May 2020 IssueLong scroll reading

What I’m Thinking

By Robert Cochran

David asked each of MFO’s traditional contributors to share a few words about what we’ve been thinking as we watch events, both near and distant, personal and political, transpire.

I think I’m …

  1. Thankful to be retired and financially OK.
  2. Concerned for so many working families that suddenly have no jobs.
  3. Grateful to live in a state (Ohio) with a governor and health director who are action-oriented.
  4. Fearful that the hordes of annuity salespersons disguised as financial advisors will convince pre-retirees to hand over their retirement money for fat commissions.
  5. Confused trying to wear a mask at the same time I also wear eyeglasses and hearing aids. After all, my ears can only hold up so much.
  6. Feeling subdued about the investment advisory-only businesses in the country and how they might suffer a loss of clients once again.
  7. Feeling good about fee-only financial planning companies that offer different levels of services.
  8. Especially worried about the near-term financial viability of performing arts organizations, whose performances have been canceled for the foreseeable future.
  9. Happy to see that most people wear masks when they are out and about in grocery stores.
  10. Troubled by the high percentage of people who work in the service industries, who seem overlooked or forgotten by those who are deciding when restaurants, bars, health clubs, and salons might ever open.

True to my own retired nature, I have not spent one second looking at my portfolio since the end of February. There are myriad reasons, but the ones that count are:

  1. I have reasonable faith that the markets will become less volatile, as the economy starts to pick up, employment picks up, and whatever the new normal is going to be is somewhat defined.
  2. My retirement philosophy is to only worry about those things that I can actually affect. I can do nothing about the stock and bond markets, so if I have an allocation mixture with which I have been comfortable, there is no use spending sleepless nights. Finally,
  3. I am not using my portfolio for current income. This is a true blessing, and I realize, a luxury many retirees do not have.

Like most retirees, we have had numerous trips/vacations canceled. Our health club is closed. Even if we want to get out and about, little is open currently. We found out yesterday that our annual trip to Canada for the Stratford Festival has been put on hold. We did have four of our close friends over for wine in the back yard this week, social distancing (I am SO tired of that phrase) adhered to. We used to gather at least once a week, but we had not seen each other since February. Even from a distance, it was a delight. You might consider something like this. I know it was a treat for my wife, who has to be way done with me for all this time.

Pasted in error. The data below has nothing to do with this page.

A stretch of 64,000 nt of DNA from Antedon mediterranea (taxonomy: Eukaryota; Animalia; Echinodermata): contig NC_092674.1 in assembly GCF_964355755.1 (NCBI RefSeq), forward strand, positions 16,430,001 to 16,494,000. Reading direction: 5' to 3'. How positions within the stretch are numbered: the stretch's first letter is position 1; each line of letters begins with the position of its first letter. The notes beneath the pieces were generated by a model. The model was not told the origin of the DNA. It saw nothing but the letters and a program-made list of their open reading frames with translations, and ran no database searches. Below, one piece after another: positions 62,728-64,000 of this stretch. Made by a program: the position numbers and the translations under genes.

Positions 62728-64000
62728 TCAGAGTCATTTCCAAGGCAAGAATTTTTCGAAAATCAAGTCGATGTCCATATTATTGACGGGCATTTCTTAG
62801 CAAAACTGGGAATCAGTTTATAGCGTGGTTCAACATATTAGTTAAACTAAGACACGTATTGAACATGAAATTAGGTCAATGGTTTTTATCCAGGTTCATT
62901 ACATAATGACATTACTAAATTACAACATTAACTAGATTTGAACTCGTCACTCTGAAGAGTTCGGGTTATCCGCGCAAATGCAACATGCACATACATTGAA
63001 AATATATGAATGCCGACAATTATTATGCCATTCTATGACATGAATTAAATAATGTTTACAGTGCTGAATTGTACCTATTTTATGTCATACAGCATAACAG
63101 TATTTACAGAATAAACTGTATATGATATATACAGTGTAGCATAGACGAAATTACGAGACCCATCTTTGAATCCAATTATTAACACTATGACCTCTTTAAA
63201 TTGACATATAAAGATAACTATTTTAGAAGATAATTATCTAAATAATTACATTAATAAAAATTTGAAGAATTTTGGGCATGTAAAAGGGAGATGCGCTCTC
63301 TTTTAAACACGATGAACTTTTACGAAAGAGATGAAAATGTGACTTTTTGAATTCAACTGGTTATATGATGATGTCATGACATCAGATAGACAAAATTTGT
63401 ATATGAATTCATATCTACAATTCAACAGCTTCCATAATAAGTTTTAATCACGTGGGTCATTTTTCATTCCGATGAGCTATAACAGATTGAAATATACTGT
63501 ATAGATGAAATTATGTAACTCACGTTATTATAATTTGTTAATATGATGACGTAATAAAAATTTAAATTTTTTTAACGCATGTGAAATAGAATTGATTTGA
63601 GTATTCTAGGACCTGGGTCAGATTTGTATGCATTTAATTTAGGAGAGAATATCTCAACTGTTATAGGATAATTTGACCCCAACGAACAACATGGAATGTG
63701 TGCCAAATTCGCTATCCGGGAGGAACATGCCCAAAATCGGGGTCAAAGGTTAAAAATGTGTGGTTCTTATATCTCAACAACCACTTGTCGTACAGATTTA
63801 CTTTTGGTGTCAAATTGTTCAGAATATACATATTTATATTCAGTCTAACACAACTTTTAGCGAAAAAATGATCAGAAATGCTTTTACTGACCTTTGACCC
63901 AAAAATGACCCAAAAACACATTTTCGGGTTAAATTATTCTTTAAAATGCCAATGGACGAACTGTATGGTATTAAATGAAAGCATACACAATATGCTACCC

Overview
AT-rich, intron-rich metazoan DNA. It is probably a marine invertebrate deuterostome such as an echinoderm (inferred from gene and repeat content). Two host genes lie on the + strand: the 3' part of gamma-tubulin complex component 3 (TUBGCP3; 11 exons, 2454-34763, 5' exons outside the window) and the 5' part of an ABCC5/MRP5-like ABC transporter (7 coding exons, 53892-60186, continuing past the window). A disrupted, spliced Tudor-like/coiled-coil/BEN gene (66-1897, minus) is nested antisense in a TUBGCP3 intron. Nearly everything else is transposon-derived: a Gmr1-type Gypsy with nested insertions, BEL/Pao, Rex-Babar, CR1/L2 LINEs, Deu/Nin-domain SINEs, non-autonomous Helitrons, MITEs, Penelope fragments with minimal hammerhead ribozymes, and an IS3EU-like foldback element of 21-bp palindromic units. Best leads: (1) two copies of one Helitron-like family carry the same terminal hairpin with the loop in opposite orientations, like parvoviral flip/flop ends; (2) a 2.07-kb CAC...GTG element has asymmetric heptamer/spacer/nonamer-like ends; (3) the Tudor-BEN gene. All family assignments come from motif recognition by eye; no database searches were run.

Day Two without sports: Found a young lady sitting on my couch. Apparently she’s my wife. She seems nice.

Physical work is even more important now that many of us have added COVID-19 pounds. I just finished putting down nearly 500 cubic feet of pine bark mulch in our many garden areas. Surprisingly, the old man can still get after it. I hope our readers are making efforts to take long walks, bicycle trips, gardening, and anything else that keeps us retirees moving. We have neighbors who work from home. The only time we see them is when they are taking a smoking break on their front porch, still in their pajamas at 3 in the afternoon. Not criticizing, but really?

In closing, I am sure we will not return to what we thought was normal. Much will be forever changed, some for the good of society, some as real losses. While I don’t pretend to know what those things will be, I know I will somehow adapt to most and complain about the rest. Isn’t that what much of life is about, adapting? Now, I really want to know when the NHL will resume play!

My wish is for good health, the joy of family, and financial security for all MFO readers as we celebrate our 9th year together. Sincere congratulations to our fearless leader, David.

This entry was posted in Mutual Fund Commentary on by .

About Robert Cochran

Robert Cochran is the now retired lead portfolio manager, Chief Compliance Officer, and principal of PDS Planning in Columbus, Ohio and a member of the Board of Directors of Mutual Fund Observer, Inc. Bob’s been a financial professional for the past 31 years, writes thoughtfully and well, and had a stint teaching at Humboldt State in Arcata, a lovely town in northern California. He also serves on the Board for the Columbus Symphony (and was formerly their principal bassoonist) and Neighborhood Services, Inc., one of Ohio’s oldest food banks.